Internal Evidence

on John 8:1-11 (1997)

Exerpted from: Matthew Schneider,
Writing in the Dust:
Irony and Lynch-Law in the Gospel of John
, (1997)

Schneider on Jn 8:1-11


I am going to quote a significant portion from the following article.

It is a good discussion of the interpretation of John 8:1-11, but that is NOT the reason I quote it here.

I was initially tempted to place this reference in the commentary section on John 8:1-11, however what I really want to draw the reader's attention to is the remarkable INTERNAL EVIDENCE of COMMON AUTHORSHIP between John 8:1-11 and the Johannine TRIAL before Pilate. This is once again rarely considered, but significant evidence for authenticity of the passage:

Anthropoetics III, no. 1 (Spring/Summer 1997)

Writing in the Dust:
Irony and Lynch-Law in the Gospel of John

Matthew Schneider

Department of English
Chapman University
Orange, California 92866



The Pericope de Adultera and Irony

The two aspects of the Pericope de Adultera (Jn 8:1-11) upon which this essay has so far concentrated -- the famous saying and Jesus' writing in the dust -- have something in common: both seem calculatedly ambiguous and ironic, requiring of the hearer a degree of interpretive intrepidity far beyond that of even the most obscure of the synoptic parables.

In fact, the ambiguity of this pericope extends past obscurity to enter into the realm of irony, not in the narrow literary-critical sense of meaning the opposite of what one says, but in an existential sense akin to that developed in Soren Kierkegaard's doctoral dissertation, The Concept of Irony. Kierkegaard begins his examination of the unsuspected depths of irony with an observation about questions that emerges as remarkably pertinent to this essay's interpretation of the story of the woman taken in adultery:

"It is manifest that the intention in asking questions can be twofold. That is, one can ask with the intention of receiving an answer containing the desired fullness, and hence the more one asks, the deeper and more significant becomes the answer; or one can ask without any interest in the answer except to suck out the apparent by means of the question and thereby to leave an emptiness behind. The first method presupposes that there is a plenitude; the second that there is an emptiness. The first is the speculative method; the second the ironic."

(Kierkegaard, Søren. The Concept of Irony, Princeton,
New Jersey: Princeton University Press, 1989.)

Jesus' first utterance is a response to a direct question posed by the Scribes and Pharisees, and his second utterance is comprised of two questions he directs to the erstwhile victim of the mob, with whom he is now left alone: "Woman, where are they? Has no one condemned you?"

Strictly speaking, these are rhetorical questions, since their answer is obviously provided by the context in which they are asked. The shamed crowd has trudged off, having abandoned in embarrassment their grim purpose.

While, as Duncan Derrett observes, the text fails to provide any explicit guidance as to whether Jesus' tone in asking these questions is "sarcastic or humorous" 1 , it seems likely that a faintly wry smile of irony -- the look that says "Ah, I knew it" or "Just so" -- crossed his face at that moment.

The credulous woman answers the questions, which in the context of what has just occurred illustrate the unacknowledged ethical dimension of Kierkegaard's concept of the ironic mode of questioning.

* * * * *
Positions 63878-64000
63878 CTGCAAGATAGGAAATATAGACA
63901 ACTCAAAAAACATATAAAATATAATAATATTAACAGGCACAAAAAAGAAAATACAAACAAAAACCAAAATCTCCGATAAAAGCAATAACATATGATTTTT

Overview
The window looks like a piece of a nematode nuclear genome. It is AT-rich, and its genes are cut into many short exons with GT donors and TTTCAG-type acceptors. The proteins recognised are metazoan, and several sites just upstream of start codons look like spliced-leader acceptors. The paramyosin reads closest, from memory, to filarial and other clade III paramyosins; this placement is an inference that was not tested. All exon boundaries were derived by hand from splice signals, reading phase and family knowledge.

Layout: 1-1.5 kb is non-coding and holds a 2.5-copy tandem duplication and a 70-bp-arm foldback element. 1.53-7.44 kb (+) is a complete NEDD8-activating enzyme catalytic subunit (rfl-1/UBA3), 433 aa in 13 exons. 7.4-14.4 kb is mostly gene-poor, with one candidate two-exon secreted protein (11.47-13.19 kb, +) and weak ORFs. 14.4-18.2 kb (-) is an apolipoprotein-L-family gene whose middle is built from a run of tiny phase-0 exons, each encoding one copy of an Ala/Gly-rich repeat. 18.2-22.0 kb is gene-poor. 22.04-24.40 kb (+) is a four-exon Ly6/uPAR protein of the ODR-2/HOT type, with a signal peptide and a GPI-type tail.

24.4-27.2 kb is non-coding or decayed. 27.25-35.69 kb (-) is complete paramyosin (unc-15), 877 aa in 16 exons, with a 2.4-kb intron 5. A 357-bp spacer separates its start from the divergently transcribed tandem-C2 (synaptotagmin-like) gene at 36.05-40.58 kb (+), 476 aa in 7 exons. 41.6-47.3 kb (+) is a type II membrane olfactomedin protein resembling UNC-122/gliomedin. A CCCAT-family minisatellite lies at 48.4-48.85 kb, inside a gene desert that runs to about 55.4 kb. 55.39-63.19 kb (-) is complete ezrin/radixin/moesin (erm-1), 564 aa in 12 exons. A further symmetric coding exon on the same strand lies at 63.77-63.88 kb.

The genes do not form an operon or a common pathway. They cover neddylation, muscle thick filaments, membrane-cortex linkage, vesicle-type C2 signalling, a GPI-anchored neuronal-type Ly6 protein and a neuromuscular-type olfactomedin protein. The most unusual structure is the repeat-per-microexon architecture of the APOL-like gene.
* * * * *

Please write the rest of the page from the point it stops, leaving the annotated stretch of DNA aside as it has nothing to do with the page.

The ambiguity of Jesus' words and actions in the presence of the mob ironizes the menacing scene constituted by those who would condemn the woman to the extent that their scene is disassembled, leaving an emptiness behind. Or, to put it another way, the ironic distance Jesus is careful to put between himself and the woman's accusers has the ultimate effect of exposing the ultimately debilitating internal contradictions of "lynch law."

The Pericope de Adultera and John's Gospel

In addition, irony provides an important thematic and formal link between the interpolated story of the woman taken in adultery and the rest of the Fourth Gospel, which, for all the resolute Christology of its famous opening sentence -- "In the beginning was the Word, and the Word was with God, and the Word was God" -- presents us with a picture of Jesus at his most human: loquacious, emotional, occasionally bitter and mocking, and almost always teasingly ambiguous when he speaks.

It is, after all, only in John's gospel that Jesus' troubling rebuke of his mother at the wedding in Cana occurs: informed by Mary that the wine has given out, Jesus responds "Woman, what concern is that to you and me? My time has not yet come" (2:3-4).

It is also only in John that we find the encounter with the Samaritan woman at the well, in which Jesus may or may not declare himself the Messiah. The woman says to Jesus "I know that Messiah is coming" (who is called Christ). "When he comes, he will proclaim all things to us."

Jesus' response in the original Greek is ego eimi, o lalon soi: does that translate (as most Bibles have it) to "I am he (that is, the Christ), the one that is speaking to you?" Or is it just "I am the one that is speaking to you?" as if to say, "Don't talk to me of the Messiah now; listen to what I am saying to you."

The Trial before Pilate

By far the most striking and extended example of irony in John, though, comes in the trial before Pilate, longer and far more detailed here than in the synoptic gospels. As in the story of the woman taken in adultery, irony and verbal ambiguity arise in the context of a capital accusation.

Unlike the lynch mob in the pericope de adultera, however, Jesus' preistly accusers admit -- though not to Pilate, of course -- that their real motivation for bringing the charge of sedition against Jesus is not to punish him for his crimes but to secure Jewish unity at the expense of a scapegoat.